In recent speeches, Michael Chertoff, secretary of the Department of Homeland Security, has called on the country to begin making "tough choices" in the prosecution of the war on terrorism. His refreshing acknowledgment of the need to allocate limited resources more effectively should prompt all those involved in our anti-terrorism campaign to reassess their priorities.

A prime candidate for revamping is the Treasury Department's overly complex and burdensome anti-money-laundering policy, much of which was created after Sept. 11, 2001, to help prevent funds from flowing to terrorist groups. That policy -- summarized in a newly released manual of 300-plus pages -- forces financial institutions to perform many tasks for which they are poorly suited, at a cost of billions of dollars. The Treasury's policy requires, for example, that financial institutions report suspicious activities and analyze the risks that their customers might finance terrorist groups or activities. Financial institutions lack the infrastructure to do this, and the government has been at a loss to provide practical guidance. Instead, it has listed "risk factors," many of which are absurd.

It is no help to say, as the government does, that customers from "high-risk" jurisdictions should be scrutinized, when those jurisdictions include Baltimore, Chicago, Houston, New York, Los Angeles, Milwaukee, Philadelphia, San Francisco and Washington, among other cities, and the United States, Canada, Britain, France and Germany, among other countries. But the government sees amorphous risks everywhere and mandates dozens of practices to reduce these risks.

The result is massive waste. A recent study by the International Institute for Economics concluded that the anti-money-laundering system cost approximately $7 billion in 2003, or more than the entire budget of the Transportation Security Administration, and rests on "assumptions that do not look particularly plausible." Supporting that view, the government's own study concluded that financial institutions generally "lack the information and expertise to detect terrorist financing."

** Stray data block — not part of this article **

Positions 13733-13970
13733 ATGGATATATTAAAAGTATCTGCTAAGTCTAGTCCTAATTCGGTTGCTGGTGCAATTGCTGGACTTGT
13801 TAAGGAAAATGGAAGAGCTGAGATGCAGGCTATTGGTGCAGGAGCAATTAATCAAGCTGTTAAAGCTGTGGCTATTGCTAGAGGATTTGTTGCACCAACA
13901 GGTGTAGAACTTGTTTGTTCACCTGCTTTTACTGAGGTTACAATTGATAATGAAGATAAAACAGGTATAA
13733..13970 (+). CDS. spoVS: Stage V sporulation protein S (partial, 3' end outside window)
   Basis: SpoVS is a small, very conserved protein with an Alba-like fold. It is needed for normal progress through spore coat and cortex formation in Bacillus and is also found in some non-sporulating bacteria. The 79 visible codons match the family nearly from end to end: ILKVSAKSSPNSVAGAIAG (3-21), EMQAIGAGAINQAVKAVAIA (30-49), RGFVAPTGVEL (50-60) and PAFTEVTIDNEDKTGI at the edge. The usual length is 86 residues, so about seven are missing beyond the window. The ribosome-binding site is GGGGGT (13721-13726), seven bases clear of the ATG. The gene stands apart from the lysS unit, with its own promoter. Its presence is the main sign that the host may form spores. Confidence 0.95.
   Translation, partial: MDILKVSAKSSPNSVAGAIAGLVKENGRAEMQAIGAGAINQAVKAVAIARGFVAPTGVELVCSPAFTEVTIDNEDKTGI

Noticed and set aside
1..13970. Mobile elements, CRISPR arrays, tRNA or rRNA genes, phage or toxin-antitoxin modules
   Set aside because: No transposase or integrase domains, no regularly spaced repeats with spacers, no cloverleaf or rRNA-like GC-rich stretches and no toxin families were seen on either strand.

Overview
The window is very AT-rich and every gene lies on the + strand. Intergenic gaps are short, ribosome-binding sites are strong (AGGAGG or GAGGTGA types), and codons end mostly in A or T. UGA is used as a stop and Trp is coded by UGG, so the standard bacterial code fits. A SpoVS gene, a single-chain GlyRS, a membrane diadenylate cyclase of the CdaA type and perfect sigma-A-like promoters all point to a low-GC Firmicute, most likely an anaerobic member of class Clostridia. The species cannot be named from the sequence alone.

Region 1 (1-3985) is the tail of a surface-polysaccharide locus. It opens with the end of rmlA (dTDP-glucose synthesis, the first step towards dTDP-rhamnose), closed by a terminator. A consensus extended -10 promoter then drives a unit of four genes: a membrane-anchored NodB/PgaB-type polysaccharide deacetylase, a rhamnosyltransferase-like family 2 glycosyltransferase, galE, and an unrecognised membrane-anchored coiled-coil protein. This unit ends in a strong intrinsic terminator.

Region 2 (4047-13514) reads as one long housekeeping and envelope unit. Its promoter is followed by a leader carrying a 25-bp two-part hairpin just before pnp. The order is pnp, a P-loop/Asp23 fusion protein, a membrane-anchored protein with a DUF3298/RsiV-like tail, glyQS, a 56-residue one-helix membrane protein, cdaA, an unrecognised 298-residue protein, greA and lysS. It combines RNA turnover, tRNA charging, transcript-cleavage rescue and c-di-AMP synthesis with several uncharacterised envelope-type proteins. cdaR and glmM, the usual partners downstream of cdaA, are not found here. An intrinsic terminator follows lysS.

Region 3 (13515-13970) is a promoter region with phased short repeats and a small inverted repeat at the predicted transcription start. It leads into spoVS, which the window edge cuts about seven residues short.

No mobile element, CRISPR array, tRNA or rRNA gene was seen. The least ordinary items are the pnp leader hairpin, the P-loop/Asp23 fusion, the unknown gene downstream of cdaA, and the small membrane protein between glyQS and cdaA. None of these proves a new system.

This waste has drawn little attention, at least in part because much of the cost is incurred by the financial services industry rather than the government. But when a financial services firm spends money on compliance mandated by the Sept. 11-inspired USA Patriot Act, that's a national security expenditure just as much as if the government had levied a tax and spent the money directly. And much of the compliance cost is borne by consumers, who pay higher fees for financial services. So does $7 billion spent this way improve security as much as $7 billion spent on foreign intelligence or transit police?

To be sure, financial institutions have an important role in the effort to combat the funding of terrorism. They maintain customer records to ensure that money is routed to the right people. It makes sense to harness this capability in the fight against terrorism by requiring uniform recordkeeping and ensuring that information is available to government investigators tracking.

But financial institutions are not good at detecting funds flowing to suspected terrorists. For that task, one has to be able to ascertain who the potential terrorists are, and the people best equipped to do that job are intelligence and law enforcement officials. They can run undercover operations, tap phones and do other things that financial institutions aren't suited for.

Parts of the current anti-money-laundering system do make good use of the recordkeeping capabilities of financial institutions, through customer identification rules (which should be extended to all types of financial institutions, not just the few types to which they apply), mechanisms to share customer information with the government upon request, and international efforts to ensure that other countries have similar provisions. This is the good news.

The bad news is that government regulators continue to emphasize requirements that financial institutions are ill-suited for and that provide little demonstrable gain. Billions could be saved if government regulators heeded Chertoff's call for tough choices and focused their limited resources on enforcing the customer identification and information-sharing requirements rather than the rest of the anti-money-laundering morass.

The writer is a Washington attorney. He represents financial institutions on anti-money-laundering matters and worked on these issues at the Justice Department.